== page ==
MI5 works under the premise that torture does not elicit reliable evidence. In their experience it is even known to produce false leads in order for the victim to extricate himself or herself from pain. Mohamed says that his tormentor in Morocco, a man named Marwan, was the one who repeatedly cut his genitals. It is notable that on Barbara Ehrenreich’s weblog a reader has reminded the good lady (she is the one who wanted Americans to rise up in revolutionary anger against the “Bush terror regime”) that Mohamed’s claim that he was hung by his wrists for a week would mean he would by now have lost the use of his hands.
Con Coughlin in the Telegraph laments the fact that British media anguish about Mohamed’s treatment has eclipsed the questionable activities in which it is reasonably certain he participated. Coughlin reminds the world that Binyam Mohamed had made many admissions: it is widely reported that he enjoyed watching jihadist videotapes at his London mosque, had befriended “shoe-bomber” Richard Reid, was friendly with Khalid Sheikh Mohammed, and knew men accused of planning the July 7, 2005, transit system bombings. Coughlin concludes that it is a sorry day indeed when Britain must ignore the forest for the trees.
Britain’s already-stretched police resources are under orders from Attorney General Baroness Scotland to be used to investigate Mohamed’s accusations against MI5 and pursue another fifteen reported cases of abuse of terror suspects by the British intelligence services.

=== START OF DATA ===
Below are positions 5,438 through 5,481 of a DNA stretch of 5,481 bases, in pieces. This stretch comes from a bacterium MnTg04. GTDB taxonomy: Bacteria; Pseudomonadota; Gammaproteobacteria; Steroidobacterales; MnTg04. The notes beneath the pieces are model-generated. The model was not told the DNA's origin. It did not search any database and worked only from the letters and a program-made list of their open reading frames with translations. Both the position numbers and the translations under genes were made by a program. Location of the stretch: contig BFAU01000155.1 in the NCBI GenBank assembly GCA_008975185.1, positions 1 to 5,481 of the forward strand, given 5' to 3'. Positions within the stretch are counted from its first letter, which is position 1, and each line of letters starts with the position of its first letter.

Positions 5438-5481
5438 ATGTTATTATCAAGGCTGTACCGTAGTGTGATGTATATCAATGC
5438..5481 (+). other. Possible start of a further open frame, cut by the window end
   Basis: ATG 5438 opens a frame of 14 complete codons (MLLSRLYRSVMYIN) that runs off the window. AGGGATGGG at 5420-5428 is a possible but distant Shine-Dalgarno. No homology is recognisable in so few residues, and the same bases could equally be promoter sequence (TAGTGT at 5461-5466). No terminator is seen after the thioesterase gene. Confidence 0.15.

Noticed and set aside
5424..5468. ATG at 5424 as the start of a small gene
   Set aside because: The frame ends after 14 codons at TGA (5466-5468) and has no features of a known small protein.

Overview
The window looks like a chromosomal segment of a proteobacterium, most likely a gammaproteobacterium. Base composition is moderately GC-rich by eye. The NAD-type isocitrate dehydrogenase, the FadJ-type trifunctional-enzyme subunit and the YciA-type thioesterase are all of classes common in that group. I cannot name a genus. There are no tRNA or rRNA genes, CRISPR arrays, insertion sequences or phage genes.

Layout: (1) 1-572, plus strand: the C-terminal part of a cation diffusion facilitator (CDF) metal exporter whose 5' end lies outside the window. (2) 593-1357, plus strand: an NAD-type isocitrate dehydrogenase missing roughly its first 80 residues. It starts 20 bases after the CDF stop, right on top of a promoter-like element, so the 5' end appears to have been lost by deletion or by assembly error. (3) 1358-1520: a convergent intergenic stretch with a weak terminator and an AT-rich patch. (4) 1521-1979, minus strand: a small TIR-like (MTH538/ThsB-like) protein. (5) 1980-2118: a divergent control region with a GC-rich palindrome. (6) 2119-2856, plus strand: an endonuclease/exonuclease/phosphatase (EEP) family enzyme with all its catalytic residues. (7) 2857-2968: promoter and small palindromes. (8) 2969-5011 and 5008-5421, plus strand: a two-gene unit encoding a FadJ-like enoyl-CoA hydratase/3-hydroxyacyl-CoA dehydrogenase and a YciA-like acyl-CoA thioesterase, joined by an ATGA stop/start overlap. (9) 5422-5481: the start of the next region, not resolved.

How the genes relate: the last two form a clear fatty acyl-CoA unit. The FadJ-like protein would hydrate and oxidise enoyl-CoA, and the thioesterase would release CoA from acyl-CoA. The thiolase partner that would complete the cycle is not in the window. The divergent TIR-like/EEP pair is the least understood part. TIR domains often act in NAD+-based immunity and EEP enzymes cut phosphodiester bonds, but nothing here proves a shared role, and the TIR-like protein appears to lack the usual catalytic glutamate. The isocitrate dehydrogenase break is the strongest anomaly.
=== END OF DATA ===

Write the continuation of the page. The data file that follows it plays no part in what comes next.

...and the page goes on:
Lest we forget the genital mutilation inflicted upon the Israeli athlete at Munich in 1972 by the PLO, the probable torture of poor old Dora Bloch in Entebbe, the cruel murder of Leon Klinghoffer in his wheelchair on the Achille Lauro, and the mutilation of Wall Street Journal reporter Daniel Pearl in Pakistan. Lest we forget the thousands of Muslims tormented by other Muslims in Iraq, where hospitals have been used as torture chambers. Lest we forget the abominable practices still in use today in third-world countries. Lest we forget the al-Qaeda “safe houses” found by coalition soldiers in Iraq, who recovered unimaginably cruel implements of torture and images of fellow Muslims at the receiving end of these abominations.
Binyam Mohamed is alive, looking well, and possibly healthier than some young men his age. Foreign Secretary David Miliband acknowledged Britain was offering him succor and Lord Carlile said, “I would expect a light and gentle touch.” Various public figures acknowledged that Mohamed should be afforded every opportunity to integrate himself back into society.
Whether he is innocent or a dangerous terrorist let free because his admissions were obtained under duress, one can only hope that the police investigation of MI5 is performed with a “light and gentle touch” so its immensely capable men and women can get on with the real business at hand: protecting the British public in the homeland. The terror threat is “the severe end of severe” in Great Britain and the idea of MI5 being probed remains, to me and my esteemed colleague Con Coughlin, nothing short of a hideous April Fools’ joke.